Pharma Equity Group, as an investment company listed on the stock exchange, currently places its primary investment focus on promoting its subsidiary, Reponex Pharmaceuticals A/S. With a dedicated approach, Pharma Equity Group aims to maximize the growth and success of Reponex Pharmaceuticals through strategic investments.
Recognizing Reponex Pharmaceuticals as a valuable asset within its portfolio, Pharma Equity Group directs its resources towards supporting the advancement of Reponex Pharmaceuticals’ clinical candidates and therapies. The company’s investment strategy is tailored to leverage the potential of Reponex Pharmaceuticals’ innovative pipeline, which addresses unmet medical needs and aims to improve patient outcomes.
In evaluating investment opportunities, Pharma Equity Group diligently assesses Reponex Pharmaceuticals’ management team strength, product viability, growth potential, and competitive landscape. The focus is on aligning the investments with Reponex Pharmaceuticals’ long-term goals and ensuring a well-balanced portfolio that optimizes risk diversification.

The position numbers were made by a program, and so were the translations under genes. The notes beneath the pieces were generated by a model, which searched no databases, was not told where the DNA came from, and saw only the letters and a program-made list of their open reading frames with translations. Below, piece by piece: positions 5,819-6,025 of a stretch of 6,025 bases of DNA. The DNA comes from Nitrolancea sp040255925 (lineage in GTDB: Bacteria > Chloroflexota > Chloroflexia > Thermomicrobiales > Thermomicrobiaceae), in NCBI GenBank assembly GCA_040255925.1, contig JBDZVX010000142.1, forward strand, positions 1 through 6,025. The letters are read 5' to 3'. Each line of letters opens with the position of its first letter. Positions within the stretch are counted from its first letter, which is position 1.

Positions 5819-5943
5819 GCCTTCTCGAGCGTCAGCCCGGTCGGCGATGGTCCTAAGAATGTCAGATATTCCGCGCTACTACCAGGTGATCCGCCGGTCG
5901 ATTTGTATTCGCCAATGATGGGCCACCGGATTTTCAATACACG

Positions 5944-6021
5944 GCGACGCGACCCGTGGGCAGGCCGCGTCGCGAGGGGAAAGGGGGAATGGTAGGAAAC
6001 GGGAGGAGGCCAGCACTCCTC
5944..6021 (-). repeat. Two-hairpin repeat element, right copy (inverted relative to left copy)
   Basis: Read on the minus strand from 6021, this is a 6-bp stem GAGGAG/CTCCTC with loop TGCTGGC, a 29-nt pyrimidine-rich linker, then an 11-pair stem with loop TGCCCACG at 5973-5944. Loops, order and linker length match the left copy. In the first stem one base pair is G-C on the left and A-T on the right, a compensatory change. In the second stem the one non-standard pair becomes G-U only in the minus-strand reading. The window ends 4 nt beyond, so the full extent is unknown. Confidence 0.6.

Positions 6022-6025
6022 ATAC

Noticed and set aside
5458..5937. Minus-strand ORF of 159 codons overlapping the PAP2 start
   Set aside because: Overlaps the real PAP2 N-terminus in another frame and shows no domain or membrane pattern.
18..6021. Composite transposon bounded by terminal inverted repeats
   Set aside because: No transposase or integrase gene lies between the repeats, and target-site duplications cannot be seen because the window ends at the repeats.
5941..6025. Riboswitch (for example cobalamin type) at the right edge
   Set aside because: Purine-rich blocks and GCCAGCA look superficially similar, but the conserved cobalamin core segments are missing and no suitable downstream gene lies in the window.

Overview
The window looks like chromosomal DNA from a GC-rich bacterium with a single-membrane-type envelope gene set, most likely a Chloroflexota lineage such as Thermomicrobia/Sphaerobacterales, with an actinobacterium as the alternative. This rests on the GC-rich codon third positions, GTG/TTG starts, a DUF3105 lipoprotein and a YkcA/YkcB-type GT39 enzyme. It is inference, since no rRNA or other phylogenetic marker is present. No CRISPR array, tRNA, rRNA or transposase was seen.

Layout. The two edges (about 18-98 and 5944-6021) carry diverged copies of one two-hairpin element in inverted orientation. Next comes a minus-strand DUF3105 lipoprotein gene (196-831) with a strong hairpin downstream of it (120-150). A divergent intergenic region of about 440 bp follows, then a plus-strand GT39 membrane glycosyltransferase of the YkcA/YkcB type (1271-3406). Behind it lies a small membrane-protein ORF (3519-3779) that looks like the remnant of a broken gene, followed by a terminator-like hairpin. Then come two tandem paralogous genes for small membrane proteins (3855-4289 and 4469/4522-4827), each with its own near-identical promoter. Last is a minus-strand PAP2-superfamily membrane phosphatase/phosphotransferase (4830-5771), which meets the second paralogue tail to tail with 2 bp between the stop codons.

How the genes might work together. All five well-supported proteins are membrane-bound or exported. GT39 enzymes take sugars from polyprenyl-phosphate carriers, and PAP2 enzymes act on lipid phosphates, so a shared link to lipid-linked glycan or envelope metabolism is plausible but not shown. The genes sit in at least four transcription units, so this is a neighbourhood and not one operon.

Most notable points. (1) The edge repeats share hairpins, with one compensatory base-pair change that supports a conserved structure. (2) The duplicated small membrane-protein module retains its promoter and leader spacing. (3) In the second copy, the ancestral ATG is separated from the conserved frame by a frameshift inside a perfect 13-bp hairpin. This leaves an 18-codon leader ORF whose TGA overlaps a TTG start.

While Pharma Equity Group maintains an overarching investment strategy in the life science industry, its current primary investment focus is directed towards promoting the growth, development, and success of Reponex Pharmaceuticals A/S. By leveraging its expertise, resources, and industry network, Pharma Equity Group is dedicated to fostering the advancement of Reponex Pharmaceuticals’ groundbreaking therapies and maximizing their potential for long-term returns.
Looking ahead, Pharma Equity Group recognizes the importance of exploring new investment opportunities in the pharmaceutical industry. While the primary investment focus currently lies on promoting Reponex Pharmaceuticals A/S, the company remains proactive in keeping abreast of developments in the pharmaceutical market. Pharma Equity Group acknowledges the significance of identifying promising pharmaceutical companies in their early stages, particularly those prior to phase 2. By continuously monitoring the industry landscape, staying informed about emerging trends, and engaging with industry experts, Pharma Equity Group positions itself to seize potential investment prospects that align with its investment objectives. This forward-thinking approach ensures that Pharma Equity Group remains agile, adaptable, and well-prepared to capitalize on future opportunities for sustainable growth and success in the pharmaceutical sector.